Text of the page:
Posted on behalf of The Nye Law Group on Jul 11, 2017 in Personal Injury
While many personal injuries are caused by another person's negligence, there are also a lot of cases where the victim played a role in causing his or her injuries. In North Carolina, these types of cases are governed by a strict contributory negligence law.
Below, our Charlotte personal injury attorneys review what you need to know about this law. They also explain how the last clear chance doctrine can be used to counter a contributory negligence defense by a defendant.
North Carolina is one of only four states that has a strict contributory negligence standard.
Under this law, plaintiffs are prohibited from recovering compensation for their injuries if they bear any responsibility for what happened. This means plaintiffs cannot recover compensation even if the defendant is 99 percent responsible for what happened.
It is up to the defendant to prove that the plaintiff's own negligence helped cause his or her injuries.
It is not enough to prove negligence occurred, the defendant must show a causal relationship between the plaintiff's negligence and the injuries that occurred. This means that the strict contributory negligence law does not apply to situations where the plaintiff was negligent but this did not cause injury.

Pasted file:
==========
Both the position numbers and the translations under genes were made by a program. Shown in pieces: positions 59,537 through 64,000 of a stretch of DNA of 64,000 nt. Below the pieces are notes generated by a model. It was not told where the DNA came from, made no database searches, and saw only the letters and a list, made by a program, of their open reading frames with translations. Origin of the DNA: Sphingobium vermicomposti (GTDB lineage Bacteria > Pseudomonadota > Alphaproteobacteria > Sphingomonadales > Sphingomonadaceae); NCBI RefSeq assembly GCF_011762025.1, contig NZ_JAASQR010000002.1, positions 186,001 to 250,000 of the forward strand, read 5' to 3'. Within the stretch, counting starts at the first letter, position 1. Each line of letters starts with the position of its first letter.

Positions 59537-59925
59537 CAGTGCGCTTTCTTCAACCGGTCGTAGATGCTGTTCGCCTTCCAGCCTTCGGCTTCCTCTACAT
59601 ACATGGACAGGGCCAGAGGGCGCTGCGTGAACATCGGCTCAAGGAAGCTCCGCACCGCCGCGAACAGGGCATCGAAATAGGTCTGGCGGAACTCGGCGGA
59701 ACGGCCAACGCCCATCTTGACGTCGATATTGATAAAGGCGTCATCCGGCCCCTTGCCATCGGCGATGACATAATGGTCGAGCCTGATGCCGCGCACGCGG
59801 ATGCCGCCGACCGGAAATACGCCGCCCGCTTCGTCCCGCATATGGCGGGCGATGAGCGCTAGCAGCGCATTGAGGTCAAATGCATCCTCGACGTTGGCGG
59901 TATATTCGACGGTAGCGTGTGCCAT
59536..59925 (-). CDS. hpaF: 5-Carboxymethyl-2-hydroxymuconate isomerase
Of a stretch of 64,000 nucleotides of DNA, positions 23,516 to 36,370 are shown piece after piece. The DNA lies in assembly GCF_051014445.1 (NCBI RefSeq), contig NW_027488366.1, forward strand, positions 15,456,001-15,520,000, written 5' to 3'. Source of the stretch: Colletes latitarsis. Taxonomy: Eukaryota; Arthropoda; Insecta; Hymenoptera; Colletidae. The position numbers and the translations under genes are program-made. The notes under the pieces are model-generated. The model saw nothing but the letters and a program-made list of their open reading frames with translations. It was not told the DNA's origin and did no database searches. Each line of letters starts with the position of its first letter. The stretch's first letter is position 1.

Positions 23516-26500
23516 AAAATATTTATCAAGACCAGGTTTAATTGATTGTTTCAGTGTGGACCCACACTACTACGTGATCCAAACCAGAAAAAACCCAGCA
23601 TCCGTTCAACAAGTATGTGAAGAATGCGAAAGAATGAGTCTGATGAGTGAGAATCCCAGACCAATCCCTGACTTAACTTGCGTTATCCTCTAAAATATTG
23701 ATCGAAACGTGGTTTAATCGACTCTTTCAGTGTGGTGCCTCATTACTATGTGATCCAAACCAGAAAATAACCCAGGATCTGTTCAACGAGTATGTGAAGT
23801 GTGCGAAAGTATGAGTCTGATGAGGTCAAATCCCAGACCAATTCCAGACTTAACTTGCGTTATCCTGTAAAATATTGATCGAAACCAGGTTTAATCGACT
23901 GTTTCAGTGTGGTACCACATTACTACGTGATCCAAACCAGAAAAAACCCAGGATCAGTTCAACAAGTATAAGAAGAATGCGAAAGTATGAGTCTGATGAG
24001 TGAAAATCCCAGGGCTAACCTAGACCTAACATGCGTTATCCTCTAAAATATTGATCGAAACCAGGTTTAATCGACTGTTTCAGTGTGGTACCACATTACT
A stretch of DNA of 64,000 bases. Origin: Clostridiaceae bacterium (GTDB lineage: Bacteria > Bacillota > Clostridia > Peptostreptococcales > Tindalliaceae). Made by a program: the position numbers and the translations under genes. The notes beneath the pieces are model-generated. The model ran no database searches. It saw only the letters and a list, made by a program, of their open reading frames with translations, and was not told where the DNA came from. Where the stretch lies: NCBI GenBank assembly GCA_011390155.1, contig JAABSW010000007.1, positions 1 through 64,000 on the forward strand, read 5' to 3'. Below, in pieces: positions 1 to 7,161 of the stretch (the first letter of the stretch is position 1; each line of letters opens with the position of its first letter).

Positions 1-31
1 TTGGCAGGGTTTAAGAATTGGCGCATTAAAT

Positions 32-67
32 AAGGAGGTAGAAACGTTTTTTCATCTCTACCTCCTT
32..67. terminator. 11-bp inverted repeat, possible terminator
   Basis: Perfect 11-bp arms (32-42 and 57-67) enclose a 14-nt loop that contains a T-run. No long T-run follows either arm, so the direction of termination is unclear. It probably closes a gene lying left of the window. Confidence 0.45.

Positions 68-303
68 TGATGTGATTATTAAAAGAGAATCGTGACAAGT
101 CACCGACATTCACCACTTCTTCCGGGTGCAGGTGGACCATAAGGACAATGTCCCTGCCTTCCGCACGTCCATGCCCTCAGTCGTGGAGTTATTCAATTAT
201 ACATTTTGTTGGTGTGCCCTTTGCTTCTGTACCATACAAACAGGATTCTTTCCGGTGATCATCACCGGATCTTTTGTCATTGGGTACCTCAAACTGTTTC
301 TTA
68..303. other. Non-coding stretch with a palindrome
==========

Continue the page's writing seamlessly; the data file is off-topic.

Contributory negligence is generally used as a defense against a personal injury claim based on negligence.
One way to counter this defense is with the “last clear chance doctrine.” Under this doctrine, plaintiffs can make a full recovery if they can prove:
An example would be a car accident where a car hit someone who was changing a tire near the side of a highway. The defendant could try to assert that the victim was partially at fault for being too close to the road. However, if the defendant had an opportunity to avoid the crash this would be considered the proximate cause of the accident, and the victim may be entitled to compensation.
The attorneys at The Nye Law Group are knowledgeable in all areas of personal injury law, including contributory negligence. We know how to build a robust case to improve your chances of recovering fair compensation for your medical bills, lost wages, and pain and suffering.
Initial consultations with our personal injury lawyers are always free and you are under no obligation to pursue a lawsuit. Should you decide to work with our attorneys, fees are assessed on contingency only, which means we are paid only if we secure compensation.